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The Rev. Neale L. Miller

Sermon for August 12, 2018

Texts: Jeremiah 1:4-10/Luke 13:10-17

Title: “Never on Sunday

If American hymnody had an all-times “hits” list, “Take Time to Be Holy,” would certainly be on it.  Beloved by generations of American Christians, the piety expressed in the hymn echoes down the corridors of nineteenth and twentieth American Protestantism.

The mood of the hymn evokes another less-congested period in history, a time before Sunday dinner became Sunday lunch, when we sat down to tables carefully laid with mother’s best china and silver, a roast, mashed potatoes, and the trimmings spread out on the table.  If you are of a certain age, and most of are, you picture Clarence and Vinnie Day played by William Powell and Irene Dunne, and their children, Mary, played by Elizabeth Taylor, Clarence Jr. played by Jimmy Lydon, and John Day, played by Martin Milner, sitting down to just the sort of a dinner I am describing.  “Take Time to Be Holy,” emerged out of the cinematic “Life with Father” world the Day family depicted for a past generation of moviegoers.

In the mind’s eye we can easily conger up a picture of Clarence Sr., his necktie still firmly secured around his neck, leading his brood from the dinner table, looking grand in their Sunday best, to the parlor and the piano, there to gather as Vinnie Day provided the accompaniment for a Sunday afternoon family hymn sing.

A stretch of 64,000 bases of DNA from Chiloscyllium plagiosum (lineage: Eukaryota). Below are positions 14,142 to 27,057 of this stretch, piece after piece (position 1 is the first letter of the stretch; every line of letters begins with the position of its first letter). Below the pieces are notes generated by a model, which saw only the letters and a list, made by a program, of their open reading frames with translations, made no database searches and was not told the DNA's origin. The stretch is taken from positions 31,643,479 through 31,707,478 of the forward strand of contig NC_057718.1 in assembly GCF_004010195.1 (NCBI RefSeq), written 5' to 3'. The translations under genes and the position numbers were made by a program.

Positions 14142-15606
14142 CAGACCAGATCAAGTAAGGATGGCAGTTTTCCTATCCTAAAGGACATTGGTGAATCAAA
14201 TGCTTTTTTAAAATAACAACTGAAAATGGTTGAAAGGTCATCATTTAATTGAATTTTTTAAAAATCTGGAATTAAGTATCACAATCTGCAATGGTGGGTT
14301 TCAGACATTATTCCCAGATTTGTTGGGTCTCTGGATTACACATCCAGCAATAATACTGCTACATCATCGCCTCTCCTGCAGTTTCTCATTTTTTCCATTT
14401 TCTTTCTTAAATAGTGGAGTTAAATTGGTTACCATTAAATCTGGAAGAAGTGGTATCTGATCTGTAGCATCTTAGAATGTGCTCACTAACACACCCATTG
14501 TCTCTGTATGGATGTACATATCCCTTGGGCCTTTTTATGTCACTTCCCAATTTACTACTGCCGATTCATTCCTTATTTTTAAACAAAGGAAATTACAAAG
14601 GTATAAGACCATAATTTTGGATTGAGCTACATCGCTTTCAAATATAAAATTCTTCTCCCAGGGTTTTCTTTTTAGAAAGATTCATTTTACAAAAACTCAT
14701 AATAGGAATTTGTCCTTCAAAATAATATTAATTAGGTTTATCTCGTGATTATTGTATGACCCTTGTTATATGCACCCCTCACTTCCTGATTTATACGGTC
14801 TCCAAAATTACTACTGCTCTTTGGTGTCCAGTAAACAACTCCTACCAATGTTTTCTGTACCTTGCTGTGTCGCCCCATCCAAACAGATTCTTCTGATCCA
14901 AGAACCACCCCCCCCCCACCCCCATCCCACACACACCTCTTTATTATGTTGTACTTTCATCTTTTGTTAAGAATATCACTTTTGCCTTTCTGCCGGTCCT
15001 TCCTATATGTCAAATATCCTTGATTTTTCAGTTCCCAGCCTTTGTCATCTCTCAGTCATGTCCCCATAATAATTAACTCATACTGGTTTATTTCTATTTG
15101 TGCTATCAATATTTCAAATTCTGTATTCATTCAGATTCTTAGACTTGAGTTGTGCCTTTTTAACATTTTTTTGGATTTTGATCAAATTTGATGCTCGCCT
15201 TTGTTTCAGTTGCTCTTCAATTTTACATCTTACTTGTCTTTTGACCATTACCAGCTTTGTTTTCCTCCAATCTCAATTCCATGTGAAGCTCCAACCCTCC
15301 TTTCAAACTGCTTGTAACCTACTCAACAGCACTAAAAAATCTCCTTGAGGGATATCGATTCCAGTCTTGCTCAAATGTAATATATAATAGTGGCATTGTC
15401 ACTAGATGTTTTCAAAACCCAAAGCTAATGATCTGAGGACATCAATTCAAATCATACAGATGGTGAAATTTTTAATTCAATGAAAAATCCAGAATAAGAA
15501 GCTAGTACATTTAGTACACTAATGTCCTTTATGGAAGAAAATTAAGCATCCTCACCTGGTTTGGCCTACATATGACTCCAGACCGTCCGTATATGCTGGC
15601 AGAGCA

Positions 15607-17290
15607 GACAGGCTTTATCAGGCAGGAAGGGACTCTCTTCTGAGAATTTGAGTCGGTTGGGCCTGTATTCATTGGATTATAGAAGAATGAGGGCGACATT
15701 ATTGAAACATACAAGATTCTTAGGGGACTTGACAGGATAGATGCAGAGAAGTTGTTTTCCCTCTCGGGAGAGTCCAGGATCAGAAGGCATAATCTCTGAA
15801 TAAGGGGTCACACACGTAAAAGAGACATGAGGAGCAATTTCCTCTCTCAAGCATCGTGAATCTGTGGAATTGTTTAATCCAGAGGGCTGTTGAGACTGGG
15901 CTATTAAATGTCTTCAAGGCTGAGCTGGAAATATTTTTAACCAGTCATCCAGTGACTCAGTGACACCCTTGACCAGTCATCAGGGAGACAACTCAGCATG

The scenario I am describing was reenacted in real life in countless American homes during a period of our history, with the possible exception of the Day’s housekeeper and piano.  Sunday afternoon in the Day house, and some of you may have lived such Sunday afternoons yourselves, was enjoyed unencumbered with a lot of the things that fill a Sunday afternoon these days.  There were no televised sports, no NFL football or NBA basketball.  There was no automatic washing machine ready to entice the lady of the house to pop in a load.  There was no neighborhood convenience store to which Clarence could dispatch Junior for a bag of charcoal or a quart of milk.

The pace of life on Sunday would hardly qualify as a pace at all. In fact, it barely qualified as a stroll.  Sunday afternoon in many American homes amounted to little more than the tranquil interlude interposed between Sunday morning and Sunday evening worship services. Again, some of us remember those days.

“Take time to be holy, be calm in thy soul; each thought and each motive beneath his control; thus led by his Spirit to fountains of love, thou soon shalt be fitted for service above.”  The outfitting for service above that past generations received was undertaken at the unselfconsciously deliberate pace that was the Sunday norm in many households. While I am not naïve enough to suggest that all American Christians lived in a Clarence Day, “Life with Father,” world, the rhythms of Sunday life differed markedly from other days of the week, but not only for Christians, for all Americans.